Roland-Garros, an environmentally-responsible building site
Since signing an environmental commitment charter with the Ministry for Sustainable Development and the ADEME (French Agency for Environment and Energy Management) in 2008, the French Tennis Federation has carefully considered the environmental impact of all the initiatives it has put in place. The project to renovate Roland-Garros stadium is no exception. Right from the project's very conception, a decision was made to adhere to the BREEAM Bespoke criteria's "Very Good" rating in the historical part of the stadium. The BREEAM certification is now the most commonly-used standard for sustainable building certifications in the world.
The BREEAM certification
Very early on, the Roland-Garros stadium renovation project adopted an environmentally-friendly approach. In order to reinforce this commitment, the FFT decided to apply for a certification to support their integrated sustainable development strategy and chose to adhere to the BREEAM Bespoke criteria in the historical part of the stadium. This international certification assesses the environmental performance of the buildings and was the frame of reference used for the London Olympic Games in 2012.
In the case of the Roland-Garros stadium renovation project, this certification is based upon a bespoke reference document that highlights the initiatives put in place in the outdoor spaces, in addition to the buildings themselves.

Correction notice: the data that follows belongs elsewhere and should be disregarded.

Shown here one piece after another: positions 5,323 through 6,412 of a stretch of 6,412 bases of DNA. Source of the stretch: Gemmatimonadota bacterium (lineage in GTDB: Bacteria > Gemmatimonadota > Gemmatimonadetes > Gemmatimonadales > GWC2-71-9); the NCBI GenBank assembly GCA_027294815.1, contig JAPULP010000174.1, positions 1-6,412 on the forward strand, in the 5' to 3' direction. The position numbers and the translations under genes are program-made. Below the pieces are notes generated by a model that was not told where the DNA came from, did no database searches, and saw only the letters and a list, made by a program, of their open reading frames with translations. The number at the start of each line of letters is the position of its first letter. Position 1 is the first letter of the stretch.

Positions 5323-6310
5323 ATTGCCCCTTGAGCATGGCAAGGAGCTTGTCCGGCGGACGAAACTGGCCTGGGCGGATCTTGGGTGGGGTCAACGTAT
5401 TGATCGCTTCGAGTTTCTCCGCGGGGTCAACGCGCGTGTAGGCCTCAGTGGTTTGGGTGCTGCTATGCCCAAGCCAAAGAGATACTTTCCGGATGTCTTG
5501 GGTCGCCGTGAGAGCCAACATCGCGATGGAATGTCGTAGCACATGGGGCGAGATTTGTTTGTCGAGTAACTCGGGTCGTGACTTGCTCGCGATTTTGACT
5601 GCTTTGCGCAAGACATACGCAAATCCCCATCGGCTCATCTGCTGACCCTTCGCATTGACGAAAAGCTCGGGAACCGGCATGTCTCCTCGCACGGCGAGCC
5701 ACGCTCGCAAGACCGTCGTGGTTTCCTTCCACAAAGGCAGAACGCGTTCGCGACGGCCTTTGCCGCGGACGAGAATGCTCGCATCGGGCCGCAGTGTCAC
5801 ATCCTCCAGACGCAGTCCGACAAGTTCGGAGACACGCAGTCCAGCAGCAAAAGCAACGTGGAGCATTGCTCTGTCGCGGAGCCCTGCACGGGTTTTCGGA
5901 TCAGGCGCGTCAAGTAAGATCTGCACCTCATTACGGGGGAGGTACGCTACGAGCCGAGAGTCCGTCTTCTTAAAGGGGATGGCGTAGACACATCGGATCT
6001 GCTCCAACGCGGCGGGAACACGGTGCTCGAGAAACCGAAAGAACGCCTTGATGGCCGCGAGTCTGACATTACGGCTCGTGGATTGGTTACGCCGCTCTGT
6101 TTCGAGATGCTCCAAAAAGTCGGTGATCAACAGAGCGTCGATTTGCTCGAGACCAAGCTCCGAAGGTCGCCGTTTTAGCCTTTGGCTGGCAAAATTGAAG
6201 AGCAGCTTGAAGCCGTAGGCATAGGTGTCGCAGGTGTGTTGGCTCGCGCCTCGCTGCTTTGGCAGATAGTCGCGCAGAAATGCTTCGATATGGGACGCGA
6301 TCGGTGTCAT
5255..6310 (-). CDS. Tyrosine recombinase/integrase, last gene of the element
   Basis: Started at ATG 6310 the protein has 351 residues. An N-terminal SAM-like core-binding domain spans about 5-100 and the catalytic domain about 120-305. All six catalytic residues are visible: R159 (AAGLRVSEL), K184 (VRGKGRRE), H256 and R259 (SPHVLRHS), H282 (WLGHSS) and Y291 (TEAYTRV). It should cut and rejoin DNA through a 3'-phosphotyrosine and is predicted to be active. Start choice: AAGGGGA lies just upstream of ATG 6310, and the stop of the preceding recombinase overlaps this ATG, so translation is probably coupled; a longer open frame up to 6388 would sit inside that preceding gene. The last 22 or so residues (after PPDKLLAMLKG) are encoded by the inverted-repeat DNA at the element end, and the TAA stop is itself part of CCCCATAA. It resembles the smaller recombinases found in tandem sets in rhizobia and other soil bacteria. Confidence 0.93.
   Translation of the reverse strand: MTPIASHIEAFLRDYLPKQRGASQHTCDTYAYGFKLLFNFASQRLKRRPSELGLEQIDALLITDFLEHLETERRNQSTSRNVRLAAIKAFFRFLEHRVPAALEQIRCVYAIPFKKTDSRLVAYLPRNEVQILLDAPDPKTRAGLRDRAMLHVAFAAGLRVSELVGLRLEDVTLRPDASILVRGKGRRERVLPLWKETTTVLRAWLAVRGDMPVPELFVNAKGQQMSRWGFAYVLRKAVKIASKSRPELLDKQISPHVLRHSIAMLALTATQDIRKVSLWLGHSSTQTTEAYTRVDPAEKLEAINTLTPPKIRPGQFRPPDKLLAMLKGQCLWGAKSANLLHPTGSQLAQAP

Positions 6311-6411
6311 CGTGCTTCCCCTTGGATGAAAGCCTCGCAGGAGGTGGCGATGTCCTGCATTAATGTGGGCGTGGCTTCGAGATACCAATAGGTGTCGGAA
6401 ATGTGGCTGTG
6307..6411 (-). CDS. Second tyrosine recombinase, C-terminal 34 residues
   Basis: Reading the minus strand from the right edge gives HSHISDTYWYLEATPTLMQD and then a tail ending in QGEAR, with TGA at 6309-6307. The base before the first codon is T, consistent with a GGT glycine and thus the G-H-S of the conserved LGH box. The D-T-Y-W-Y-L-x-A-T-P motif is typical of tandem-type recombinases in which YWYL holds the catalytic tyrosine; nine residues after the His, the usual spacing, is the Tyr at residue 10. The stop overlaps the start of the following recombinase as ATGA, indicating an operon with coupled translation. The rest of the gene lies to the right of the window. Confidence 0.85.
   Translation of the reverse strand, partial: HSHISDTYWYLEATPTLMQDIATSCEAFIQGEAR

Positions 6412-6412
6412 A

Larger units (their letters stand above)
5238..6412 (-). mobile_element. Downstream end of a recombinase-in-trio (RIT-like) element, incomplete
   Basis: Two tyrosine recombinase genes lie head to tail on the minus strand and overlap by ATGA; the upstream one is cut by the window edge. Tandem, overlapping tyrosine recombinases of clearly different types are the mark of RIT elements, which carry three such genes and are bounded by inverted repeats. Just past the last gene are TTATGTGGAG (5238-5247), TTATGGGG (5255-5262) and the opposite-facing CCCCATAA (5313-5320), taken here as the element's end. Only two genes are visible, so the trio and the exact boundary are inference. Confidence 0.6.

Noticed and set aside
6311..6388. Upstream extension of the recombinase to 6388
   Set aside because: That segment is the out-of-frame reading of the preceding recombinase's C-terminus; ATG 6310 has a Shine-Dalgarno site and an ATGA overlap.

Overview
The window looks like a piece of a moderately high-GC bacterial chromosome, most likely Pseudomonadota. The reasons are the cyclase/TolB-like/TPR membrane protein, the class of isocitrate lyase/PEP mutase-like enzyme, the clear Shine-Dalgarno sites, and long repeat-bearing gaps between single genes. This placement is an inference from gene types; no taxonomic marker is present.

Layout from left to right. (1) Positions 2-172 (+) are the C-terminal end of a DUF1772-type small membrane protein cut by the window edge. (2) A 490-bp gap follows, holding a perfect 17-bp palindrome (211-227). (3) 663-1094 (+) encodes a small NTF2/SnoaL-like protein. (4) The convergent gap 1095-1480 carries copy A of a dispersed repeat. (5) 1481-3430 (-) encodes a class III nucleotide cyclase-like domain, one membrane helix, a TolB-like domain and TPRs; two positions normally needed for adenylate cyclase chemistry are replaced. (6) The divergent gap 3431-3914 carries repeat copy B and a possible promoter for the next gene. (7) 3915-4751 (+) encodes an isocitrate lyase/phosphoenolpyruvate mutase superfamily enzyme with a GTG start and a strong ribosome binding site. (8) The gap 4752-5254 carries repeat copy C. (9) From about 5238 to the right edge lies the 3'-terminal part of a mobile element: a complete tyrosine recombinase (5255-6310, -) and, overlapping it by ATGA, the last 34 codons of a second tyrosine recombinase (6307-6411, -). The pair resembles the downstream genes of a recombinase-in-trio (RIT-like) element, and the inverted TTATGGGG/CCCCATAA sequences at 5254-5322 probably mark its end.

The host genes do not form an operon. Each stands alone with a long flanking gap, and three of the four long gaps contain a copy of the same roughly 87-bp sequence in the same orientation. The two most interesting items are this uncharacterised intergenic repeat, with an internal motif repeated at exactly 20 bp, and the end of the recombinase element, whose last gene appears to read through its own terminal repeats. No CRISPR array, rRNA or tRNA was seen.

The renovation of Roland-Garros stadium also features in the City of Paris' climate plan for new or heavily renovated buildings.
The project is designed to have a limited environmental impact in every way, in particular when the stadium is being used.
The "Chantier Vert" charter
In accordance with its BREEAM rating, the building work − which began in mid-October 2015 − respects the "Chantier Vert" (green building site) charter. Vinci Construction France have committed to fulfilling the requirements of this charter on two levels: on the building site and its surrounding area, and with regard to the way the site affects the environment and the local population.
Several measures have been put in place to reduce the disturbance experienced by those in contact with the site (local inhabitants and stadium occupants): training, informing and protecting site workers, informing the local inhabitants, organising the site and site facilities, and managing the visual and noise pollution.
To limit the environmental impact of the building works, protect the nearby flora and fauna, manage the waste and pollution created by the site and economise resources, various other measures have also been put in place.
Though it has been set up during the works, this ambitious programme will continue after the renovations are complete. The French Tennis Federation plans to take advantage of this new stadium project to move their sustainable development strategy up a notch. In this way, once the project is finished, Roland-Garros stadium will use less energy and water and will be more efficient at processing waste.